Indoors: This is where it gets tricky, because all of the foam-lined moisture chambers like the sports optical types look like goggles if you put clear lenses in them. Ziena Eyewear is really the only brand on the market designed specifically for dry eye and with a view to being reasonably discreet. But you can also get custom moisture chambers made for some conventional glasses — they're just very expensive.
Need Rx? High-end moisture chambers are all Rx-friendly (7Eye, WileyX, Rudy Project, Ziena), though there are limits to how high the prescriptions can go. Some frames take a special high-Rx adaptor.
Over Rx? This is a great way to test the concept before laying out a huge wad of cash on prescription moisture chambers. We have some options at dryeyeshop.com but you can also find them readily on Amazon.
Cost? How long is a piece of string? You can find cheap ones ($20, Walmart, Amazon etc). Non-prescription quality ones run $100 to $200. With prescription lenses, you're looking at more like $300-500, more probably for progressives combined with special coatings.
People living in very dry climates almost certainly need humidifiers at home and work. Some people also use car humidifiers, especially those who drive for a profession, and office workers sometimes use personal humidifiers at their desk.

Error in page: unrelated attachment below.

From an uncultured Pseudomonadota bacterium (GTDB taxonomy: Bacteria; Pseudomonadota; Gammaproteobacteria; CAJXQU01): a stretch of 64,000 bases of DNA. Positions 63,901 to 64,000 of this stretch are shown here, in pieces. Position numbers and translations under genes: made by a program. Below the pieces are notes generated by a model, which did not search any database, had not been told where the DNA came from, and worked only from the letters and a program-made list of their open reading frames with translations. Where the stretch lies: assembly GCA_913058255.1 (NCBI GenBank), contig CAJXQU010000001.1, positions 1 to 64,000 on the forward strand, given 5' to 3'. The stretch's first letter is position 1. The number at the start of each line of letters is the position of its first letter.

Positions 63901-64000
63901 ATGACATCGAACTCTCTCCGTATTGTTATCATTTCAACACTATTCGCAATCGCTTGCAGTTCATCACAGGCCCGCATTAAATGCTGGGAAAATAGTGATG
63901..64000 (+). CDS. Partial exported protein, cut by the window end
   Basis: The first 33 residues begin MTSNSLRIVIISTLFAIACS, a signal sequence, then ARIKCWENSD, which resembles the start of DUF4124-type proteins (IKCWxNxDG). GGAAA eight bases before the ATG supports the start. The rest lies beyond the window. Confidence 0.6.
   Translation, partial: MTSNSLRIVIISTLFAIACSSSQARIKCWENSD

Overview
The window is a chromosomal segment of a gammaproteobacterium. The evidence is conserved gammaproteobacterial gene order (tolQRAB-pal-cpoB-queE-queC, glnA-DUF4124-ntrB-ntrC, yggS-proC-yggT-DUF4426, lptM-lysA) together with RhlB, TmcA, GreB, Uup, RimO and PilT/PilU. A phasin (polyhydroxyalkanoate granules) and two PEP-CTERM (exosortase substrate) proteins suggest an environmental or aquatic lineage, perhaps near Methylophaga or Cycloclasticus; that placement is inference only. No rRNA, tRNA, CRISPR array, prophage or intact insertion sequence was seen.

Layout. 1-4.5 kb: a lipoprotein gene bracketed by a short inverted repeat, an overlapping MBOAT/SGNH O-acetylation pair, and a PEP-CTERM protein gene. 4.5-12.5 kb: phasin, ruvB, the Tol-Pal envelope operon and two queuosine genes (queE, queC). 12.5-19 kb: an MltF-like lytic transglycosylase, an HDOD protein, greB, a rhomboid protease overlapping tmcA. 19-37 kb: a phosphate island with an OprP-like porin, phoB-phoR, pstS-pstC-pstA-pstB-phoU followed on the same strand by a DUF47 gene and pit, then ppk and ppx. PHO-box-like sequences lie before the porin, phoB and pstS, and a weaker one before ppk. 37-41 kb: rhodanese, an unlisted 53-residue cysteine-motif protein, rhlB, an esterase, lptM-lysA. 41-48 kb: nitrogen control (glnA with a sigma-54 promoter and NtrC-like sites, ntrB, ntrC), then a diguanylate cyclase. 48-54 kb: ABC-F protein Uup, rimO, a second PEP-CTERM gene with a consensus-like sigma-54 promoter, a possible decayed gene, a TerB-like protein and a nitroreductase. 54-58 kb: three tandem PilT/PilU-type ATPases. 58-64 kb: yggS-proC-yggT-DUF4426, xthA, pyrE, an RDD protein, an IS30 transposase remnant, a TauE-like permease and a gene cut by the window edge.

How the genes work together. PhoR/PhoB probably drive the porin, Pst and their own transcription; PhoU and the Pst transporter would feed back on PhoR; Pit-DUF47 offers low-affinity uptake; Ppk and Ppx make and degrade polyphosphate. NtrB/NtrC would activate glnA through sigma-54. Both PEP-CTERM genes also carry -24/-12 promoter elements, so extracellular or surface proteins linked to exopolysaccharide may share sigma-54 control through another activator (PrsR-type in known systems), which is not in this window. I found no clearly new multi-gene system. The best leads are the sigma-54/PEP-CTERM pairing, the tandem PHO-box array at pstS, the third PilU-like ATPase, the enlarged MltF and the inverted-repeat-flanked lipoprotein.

Are you over-dropping?
Constant dropping: Doctors' opinions will vary, so ask yours. But some people who put in drops more often than every hour or two may find themselves less rather than more comfortable.
Sensitivities: Pay attention to how you are feeling in relation to the time after drops go in. People can develop sensitivities to common polymers in artificial tears and sometimes it never occurs to them that the drops that feel good going in might actually be contributing to discomfort with constant use. Switch things up, get something with a totally different active ingredient if your drops are feeling less comfortable.
Autologous serum: When all commercial artificial tears just seem to make you worse, look into autologous serum, even if only as a way to take a 'drug holiday' for a while from conventional drops.